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  • Acta Otolaryngol 2004; Suppl 552: 16Á/24 Age-related Hearing Loss and its Association with Reactive Oxygen Species and Mitochondrial DNA damage* MICHAEL D. SEIDMAN1, NADIR AHMAD1, DIPA JOSHI2, JAKE SEIDMAN3, SUJATHA THAWANI4 and WAYNE S. QUIRK5 From the 1Henry Ford Health System, West Bloomfield, Michigan, 2Yale University, New Haven, Connecticut, 3Birmingham Groves, 4University of Michigan, Ann Arbor, Michigan and 5Central Washington University, Ellensburg, Washington, USA Seidman MD, Ahmad N, Joshi D, Seidman J, Thawani S, Quirk WS. Age-related hearing loss and its association with reactive oxygen species and mitochondrial DNA damage. Acta Otolaryngol 2004; Suppl 552: 16 Á/24. Age-related hearing loss, known as presbyacusis, is characterized by the progressive deterioration of auditory sensitivity associated with the aging process and is the leading cause of adult auditory deficiency in the USA. Presbyacusis is described as a progressive, bilateral, high-frequency hearing loss that is manifested on audiometric assessment by a moderately sloping pure tone audiogram. Approximately 23% of the population between 65 and 75 years of age, and 40% of the population older than 75 years of age are affected by this condition. It was estimated in 1980 that 11% of the population was 76 years or older and this number is expected to almost double by the year 2030. When one considers that the population over 65 years of age is experiencing the most accelerated development of hearing loss, the potential socioeconomic ramifications are staggering. Curiously, the frequency of presbyacusis varies across different societies. This discrepancy has been attributed to many factors including genetics, diet, socioeconomic factors, and environmental variables. The purpose of this article is to review the various molecular mechanisms underlying presbyacusis and to offer insights into potential methods of mitigating the effects of aging on hearing impairment Key words: aging, mitochondrial DNA mutations, presbyacusis, reactive oxygen species. INTRODUCTION deletions reach a certain level, the mitochondria Aging is associated with a wide array of physiological, become bioenergetically inefficient. This inefficiency biochemical, and molecular changes including pro- can be measured through reductions in specific gressive DNA damage, deterioration of mitochondrial enzymes (cytochrome oxidase (COX), succinate dehy- function, reduction of cellular water concentrations, drogenase (SDH), nicotinamide adenine dinucleotide ionic changes, vascular insufficiency, and decreased (NADH)), as well as by using flow cytometry to elasticity of cellular membranes. Studies have pro- measure reductions in mitochondrial membrane posed that many factors contribute to this process, potentials (MMP) (Fig. 1), which serves as a marker such as: altered vascular characteristics; reduced red of mitochondrial function, and by the measurement of blood cell velocity and vascular plasticity; increased specific deletions or point mutations in the mitochon- vascular permeability (1, 2); reductions in oxygen and drial DNA genome. Fig. 1A and 1B are typical nutrient delivery and waste elimination (3 Á/6); genetic histograms of cell fluorescence in young and old rat mutations; and a significant presence of reactive lymphocytes (106) incubated with 0.5 nM DiOC6. oxygen species (ROS), otherwise known as free Preliminary results revealed a two- to threefold greater radicals. Concurrent with the increase in ROS is a intensity of DiOC6 staining of peripheral blood decreased production or function of the endogenous lymphocytes (PBL) of young compared with old rats enzymes that protect the cell against ROS damage (Fig. 1C). Reductions in mitochondrial function and including superoxide dismutase, catalase and glu- increases in mtDNA deletions have been identified tathione peroxidase. These ROS have been shown to within heart, brain, liver and skeletal muscle samples contribute in part to producing mitochondrial DNA in aged rats, mice, monkeys and humans (mtDNA) damage by causing deletions in the mito- (7 Á/11). chondrial genome. These deletions are an important Aging thus involves the growing accumulation of component of the age-associated diminution in audi- metabolic and physiologic changes associated with an tory sensitivity. Specific deletions are known to be increasing susceptibility to disease. There are four directly proportional to aging such as the common main sources for failure of biological systems that may aging deletion in humans, which is 4977 base pairs in in part contribute to the aging processes. length (4834 base pairs in rats). When mtDNA 1. Gene repression: essentially, this is a systematic, and probably programmed, age-dependent gene * Presented in part to: the Institute of Experimental Medicine Academy of Sciences, Czech Republic, 30 April 2003; and the deterioration. Semsei et al. have demonstrated Conference on Sensorineural Hearing Loss: Incites of Clinical that increased intracellular potassium results in Advances, Prague, 1 May 2003. chromatin condensation with a consequent decline # Taylor & Francis 2004. ISSN 0365-5237 DOI 10.1080/03655230410017823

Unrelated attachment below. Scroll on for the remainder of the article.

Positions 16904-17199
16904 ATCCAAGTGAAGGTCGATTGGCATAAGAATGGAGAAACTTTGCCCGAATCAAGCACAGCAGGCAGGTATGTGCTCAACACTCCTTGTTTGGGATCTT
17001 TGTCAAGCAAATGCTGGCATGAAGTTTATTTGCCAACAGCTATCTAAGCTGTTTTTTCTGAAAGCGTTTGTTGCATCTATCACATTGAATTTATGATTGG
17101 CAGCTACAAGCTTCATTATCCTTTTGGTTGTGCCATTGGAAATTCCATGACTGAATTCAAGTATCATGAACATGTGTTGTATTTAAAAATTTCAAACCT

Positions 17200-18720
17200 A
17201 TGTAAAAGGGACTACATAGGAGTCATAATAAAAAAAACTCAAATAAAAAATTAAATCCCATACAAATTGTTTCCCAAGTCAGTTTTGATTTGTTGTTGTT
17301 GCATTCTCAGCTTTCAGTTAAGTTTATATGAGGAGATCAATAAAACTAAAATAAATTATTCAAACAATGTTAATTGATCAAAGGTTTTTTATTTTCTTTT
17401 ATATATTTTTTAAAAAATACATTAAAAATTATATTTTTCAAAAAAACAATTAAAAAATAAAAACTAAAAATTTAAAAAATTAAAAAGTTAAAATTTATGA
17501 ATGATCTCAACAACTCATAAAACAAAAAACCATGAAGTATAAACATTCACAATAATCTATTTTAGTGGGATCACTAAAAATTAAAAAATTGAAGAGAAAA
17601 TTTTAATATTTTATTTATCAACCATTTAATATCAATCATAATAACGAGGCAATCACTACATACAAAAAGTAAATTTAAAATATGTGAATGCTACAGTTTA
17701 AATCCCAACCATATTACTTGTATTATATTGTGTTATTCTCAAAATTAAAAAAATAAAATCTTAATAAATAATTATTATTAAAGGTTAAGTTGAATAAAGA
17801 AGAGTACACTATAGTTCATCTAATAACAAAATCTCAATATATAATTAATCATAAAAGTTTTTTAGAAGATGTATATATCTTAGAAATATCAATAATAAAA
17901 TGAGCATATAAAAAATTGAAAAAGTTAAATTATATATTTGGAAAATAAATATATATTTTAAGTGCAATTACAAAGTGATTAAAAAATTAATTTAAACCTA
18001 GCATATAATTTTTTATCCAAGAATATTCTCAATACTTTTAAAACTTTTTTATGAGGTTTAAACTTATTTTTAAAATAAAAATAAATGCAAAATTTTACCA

• Age-related hearing loss 17 i.e. intima thickening, lipofuscin accumulation, and damaged collagen. 4. Age-related depletional defects: over time there is progressive breakdown of cellular function. When this accumulates with age, entire organ systems lose their normal function, often leading to disease states as well as normal physiologic aging (14). There are many hypotheses in the current literature providing explanations for senescence. Three of the most convincing theories are the telomerase theory of aging, the dysdifferentiation hypothesis of aging and the membrane hypothesis of aging (MHA; also referred to as the ‘mitochondrial clock theory’ of aging). The telomerase theory of aging suggests that there is a reduction in telomere length over time. The end of a Fig. 1. Mitochondrial membrane potential (MMP) was studied by flow cytometry. 3,3?-Dihexyloxacarbocyanine chromosome is made up of a structure called the (DiOC6), which is used for the quantitative measurement telosome. The tip of the telosome is a region of DNA of MMP, is a lipophilic, cationic, fluorescent probe. Periph- repeat sequences and associated proteins collectively eral blood lymphocytes (PBL) of young (6 months) and old known as the telomere. It is hypothesized that DNA (24 months) (106) rats were equilibrated with very low concentrations (0.5 nM) of DiOC6. (A) and (B) Typical transcription and replication are affected by position histograms of cell fluorescence in young and old rat effects mediated by the telomere. Reduction in the lymphocytes (106) incubated with 0.5 nM DiOC6. There is length of the telomere and alterations in its chromatin a two- to threefold greater intensity of DiOC6 staining of assembly may explain the instability that occurs PBL of young compared with old rats (C). The mean during senescence as well as the immortalization fluorescence of cells treated with and without carbonyl cyanide m-chlorophenylhydrazone (CCCP) (20 mM) is process in vitro (15). In tumor-derived cell lines, shown in (C). Cells treated with CCCP consisted of low telomeres are maintained by the ribonucleoprotein fluorescence, about 30% of control. enzyme, telomerase. However, telomerase activity is repressed in practically all normal human somatic in RNA synthesis (12). This general decline in cells. Thus, there is an inherent problem of end- protein synthesis may in part account for the age- replication creating a tendency toward progressive dependent decrease in gene expression, leading to telomere shortening. Cumulatively, this predilection the turning off of specific biological systems. leads to limited replicative capacity, chromatin in- Hence, a threshold exists beyond which home- stability and eventually, cellular senescence. Viral oncogenes or certain somatic mutations can block ostasis begins to fail. cellular aging probably by activating telomerase. 2. Intracellular communication: this is based upon the Telomere shortening is therefore effectively prevented fact that cells require specific spatial arrangement and this appears to be an important mechanism for which provides for the rapid transfer of molecules sustaining the cellular growth of tumors (16). Low- to neighboring cells. Any change in this spatial level telomerase activity has also been demonstrated in arrangement may lead to breakdown in cellular normal human T and B cells, which was also shown to communication with resultant tissue aging, disease decrease with aging (17). Although many aspects of and death. It is known that mutations in connexin- telomerase activity remain undefined, it has been 26, a gap junction protein, are responsible for a hypothesized that the balance between telomere short- major form of non-syndromic recessive deafness ening and telomerase activity may underlie cellular and a more limited form of non-syndromic domi- aging processes. Therefore, although unproven, nant hearing loss (13). It is possible that a similar changes in telomeres may also predispose to the mechanism may be involved in age-related hearing development of presbyacusis. loss. The dysdifferentiation theory suggests that aging is 3. Waste accumulation: over time there are significant a continuum of programmed differentiation leading to increases in waste products. The ability of cells to either a cessation of normal gene activity or a handle and process these products progressively systematic activation of genes whose effects are decreases, hence, an increase in accretional defects, deleterious to cellular function. Support for this